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(Guest Columnist—Glen McCall)
Today, at the Vatican, Pope Francis made it official…..the woman we all know as Mother Teresa is now Saint Teresa of Calcutta!
It is always exciting (at least for me) when the Church recognizes a new saint. What is even more exciting in the case of Mother Teresa is that most of us remember her life among us here. We witnessed her deep devotion to the poor in the harshest slums of India.
It wasn’t until this petit nun in an unfamiliar blue and white habit won the Noble Peace Prize in 1979 that we even knew her name. Her directness, her passion and devotion captured our interest in wanting to know more about her and this Order of nuns she began.

With time we discovered how she left her original Order, The Sisters of Loreto after hearing God calling to her on a train ride through India to work with the poorest of the poor. How some felt she was a misfit and would not survive on her own. One of the superiors in the Sisters of Loreto even commented “She cannot even light a candle correctly. How is she going to start her own Order!”
We discovered how she started by picking up one dying man in the street and caring for him until he died. How she slowly gained the trust of the People of India and began accepting other women into the Order of the Missionaries of Charity who not only took the three vows of poverty, obedience and chastity but also accepted a fourth, “wholehearted free service to the poorest of the poor”.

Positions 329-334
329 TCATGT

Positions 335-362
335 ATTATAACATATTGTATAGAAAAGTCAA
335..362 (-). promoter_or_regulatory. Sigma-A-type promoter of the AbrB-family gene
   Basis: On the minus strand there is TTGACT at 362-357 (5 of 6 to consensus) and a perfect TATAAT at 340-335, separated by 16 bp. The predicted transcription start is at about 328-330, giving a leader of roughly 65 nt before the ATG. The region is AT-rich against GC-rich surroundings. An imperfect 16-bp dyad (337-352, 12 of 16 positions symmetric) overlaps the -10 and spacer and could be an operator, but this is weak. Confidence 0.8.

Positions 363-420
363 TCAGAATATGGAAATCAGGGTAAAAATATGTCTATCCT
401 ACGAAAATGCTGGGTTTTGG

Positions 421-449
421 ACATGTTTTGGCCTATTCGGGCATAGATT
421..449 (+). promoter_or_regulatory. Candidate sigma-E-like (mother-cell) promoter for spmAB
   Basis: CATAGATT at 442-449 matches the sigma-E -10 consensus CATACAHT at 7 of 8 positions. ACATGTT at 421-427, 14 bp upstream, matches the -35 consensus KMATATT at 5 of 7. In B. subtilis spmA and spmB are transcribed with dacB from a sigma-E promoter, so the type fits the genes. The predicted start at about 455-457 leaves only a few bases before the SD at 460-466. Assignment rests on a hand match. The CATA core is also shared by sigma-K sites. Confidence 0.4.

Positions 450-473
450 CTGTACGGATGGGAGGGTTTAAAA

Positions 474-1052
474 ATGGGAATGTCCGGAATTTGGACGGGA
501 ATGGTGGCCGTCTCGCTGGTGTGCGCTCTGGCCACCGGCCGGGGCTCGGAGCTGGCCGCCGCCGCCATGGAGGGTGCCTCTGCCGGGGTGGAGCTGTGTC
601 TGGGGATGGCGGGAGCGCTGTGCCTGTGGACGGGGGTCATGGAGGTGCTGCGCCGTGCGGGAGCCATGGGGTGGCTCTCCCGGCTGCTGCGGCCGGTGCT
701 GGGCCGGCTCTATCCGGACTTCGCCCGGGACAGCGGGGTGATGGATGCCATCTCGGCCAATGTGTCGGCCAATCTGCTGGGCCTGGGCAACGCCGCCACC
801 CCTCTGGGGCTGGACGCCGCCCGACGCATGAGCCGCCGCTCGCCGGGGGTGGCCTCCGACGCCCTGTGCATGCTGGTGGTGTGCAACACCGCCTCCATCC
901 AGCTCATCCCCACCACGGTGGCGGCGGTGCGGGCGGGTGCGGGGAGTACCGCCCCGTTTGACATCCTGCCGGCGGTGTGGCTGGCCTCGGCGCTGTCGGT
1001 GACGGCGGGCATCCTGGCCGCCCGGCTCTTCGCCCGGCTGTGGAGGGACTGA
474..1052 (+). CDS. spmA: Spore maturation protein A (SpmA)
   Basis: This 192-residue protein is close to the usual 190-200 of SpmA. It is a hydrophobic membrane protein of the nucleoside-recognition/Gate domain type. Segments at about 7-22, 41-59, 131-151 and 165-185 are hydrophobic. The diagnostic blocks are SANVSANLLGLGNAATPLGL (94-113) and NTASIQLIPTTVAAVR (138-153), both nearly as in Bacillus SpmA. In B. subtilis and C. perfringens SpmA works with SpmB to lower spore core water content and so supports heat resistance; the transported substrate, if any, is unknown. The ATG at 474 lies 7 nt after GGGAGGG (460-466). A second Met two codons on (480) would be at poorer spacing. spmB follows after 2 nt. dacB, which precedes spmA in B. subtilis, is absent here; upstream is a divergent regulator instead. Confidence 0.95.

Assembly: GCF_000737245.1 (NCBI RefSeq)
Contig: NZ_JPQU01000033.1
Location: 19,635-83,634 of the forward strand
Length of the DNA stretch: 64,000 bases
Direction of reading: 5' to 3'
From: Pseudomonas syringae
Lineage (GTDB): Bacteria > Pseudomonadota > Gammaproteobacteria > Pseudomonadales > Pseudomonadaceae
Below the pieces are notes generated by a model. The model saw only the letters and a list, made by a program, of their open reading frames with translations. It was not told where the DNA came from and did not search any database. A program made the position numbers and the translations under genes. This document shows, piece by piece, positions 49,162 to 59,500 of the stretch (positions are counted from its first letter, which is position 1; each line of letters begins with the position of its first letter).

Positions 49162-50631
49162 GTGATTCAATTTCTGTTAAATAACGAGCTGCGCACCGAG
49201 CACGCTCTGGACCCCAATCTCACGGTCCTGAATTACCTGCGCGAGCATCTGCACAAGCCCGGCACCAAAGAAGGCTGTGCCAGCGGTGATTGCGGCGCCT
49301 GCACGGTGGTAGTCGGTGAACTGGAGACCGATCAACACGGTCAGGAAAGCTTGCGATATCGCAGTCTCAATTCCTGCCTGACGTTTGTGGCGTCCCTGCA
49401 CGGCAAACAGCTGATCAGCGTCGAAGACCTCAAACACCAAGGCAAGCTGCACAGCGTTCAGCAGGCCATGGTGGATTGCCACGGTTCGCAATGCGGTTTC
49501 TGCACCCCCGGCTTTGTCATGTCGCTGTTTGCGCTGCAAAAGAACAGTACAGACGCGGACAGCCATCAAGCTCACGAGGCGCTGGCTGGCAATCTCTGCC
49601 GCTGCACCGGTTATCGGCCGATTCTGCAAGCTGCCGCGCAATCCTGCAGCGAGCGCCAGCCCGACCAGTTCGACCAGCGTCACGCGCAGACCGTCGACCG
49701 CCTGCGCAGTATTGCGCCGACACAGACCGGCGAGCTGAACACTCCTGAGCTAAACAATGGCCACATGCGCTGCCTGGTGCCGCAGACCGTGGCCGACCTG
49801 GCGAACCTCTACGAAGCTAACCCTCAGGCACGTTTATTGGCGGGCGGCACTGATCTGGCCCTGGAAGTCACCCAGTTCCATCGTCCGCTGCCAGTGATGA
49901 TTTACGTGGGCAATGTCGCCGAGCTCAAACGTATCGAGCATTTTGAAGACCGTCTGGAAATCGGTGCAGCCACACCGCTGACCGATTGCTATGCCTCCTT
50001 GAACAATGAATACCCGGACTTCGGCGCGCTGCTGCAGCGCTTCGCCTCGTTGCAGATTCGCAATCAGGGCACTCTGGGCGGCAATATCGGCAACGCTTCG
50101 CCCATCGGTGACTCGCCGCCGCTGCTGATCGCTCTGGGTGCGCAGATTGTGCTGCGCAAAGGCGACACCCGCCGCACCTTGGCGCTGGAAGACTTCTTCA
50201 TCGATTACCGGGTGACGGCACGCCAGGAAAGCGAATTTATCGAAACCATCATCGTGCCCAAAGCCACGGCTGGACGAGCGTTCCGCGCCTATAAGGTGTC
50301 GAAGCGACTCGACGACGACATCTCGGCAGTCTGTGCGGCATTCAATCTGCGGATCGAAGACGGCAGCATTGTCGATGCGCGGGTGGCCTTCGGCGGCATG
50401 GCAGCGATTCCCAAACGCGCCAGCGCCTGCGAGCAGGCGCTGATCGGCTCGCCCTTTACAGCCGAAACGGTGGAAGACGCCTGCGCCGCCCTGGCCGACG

She also never minced words. When receiving a donation, Mother Teresa would very rarely thank the person. Instead she would say “There is more you can do”.

She was a source of great faith. During the Lebanon Israel War of 1982, Mother Teresa felt called to enter into West Beirut to offer assistance to those affected.

West Beirut was constantly under fire. She sought the help of the U. S. Ambassador to gain entry into the area. He informed her that it was impossible for her to enter safely. Mother Teresa’s response was “I have been praying to Our Lady for a cease fire tomorrow – the day before her Feast Day so that I may go in.”

The Ambassador was moved by her faith and said to her, “Mother I am a man of faith as well but do you realize what you are asking of Our Lady and the time restriction you have placed on her. Don’t you think a little more time would be needed for such a thing to happen?” But Mother Teresa was adamant. She would be going to West Beirut the next day under a cease fire.

The Ambassador agreed that if the next day there was a cease fire, which was highly unlikely, he would personally see to it that she was escorted into West Beirut.

The next morning there was a cease fire…..Mother Teresa and her sisters went in and rescued sixty Muslim physically and
mentally handicapped children from a bombed out orphanage. Within twenty-four hours after they left West Beirut the cease fire was over.

This is only one of thousands of stories about this remarkable Servant of God.

May we be inspired by St. Teresa of Calcutta to have the energy to serve God where he is calling us, the compassion to love the poorest of the poor and the faith to ask for “Cease fires”!

You must find your own Calcutta. - St. Teresa of Calcutta


Mass Schedule

Weekend Liturgies
Saturday, 5:30 p.m.
8:00 a.m., 9:30 a.m.,
11:00 a.m., 12:30 p.m.,
3 p.m. (Spanish), 6:30 p.m.
Weekday Liturgies
Monday thru Friday,
6:30 a.m., 8:30 a.m.,
and 12 noon
Saturday, 8:30 a.m. only
Holy Days
Eve: 7:30pm (anticipated)
6:30am, 8:30am, and 12noon 




Click Here for the Video in English and Spanish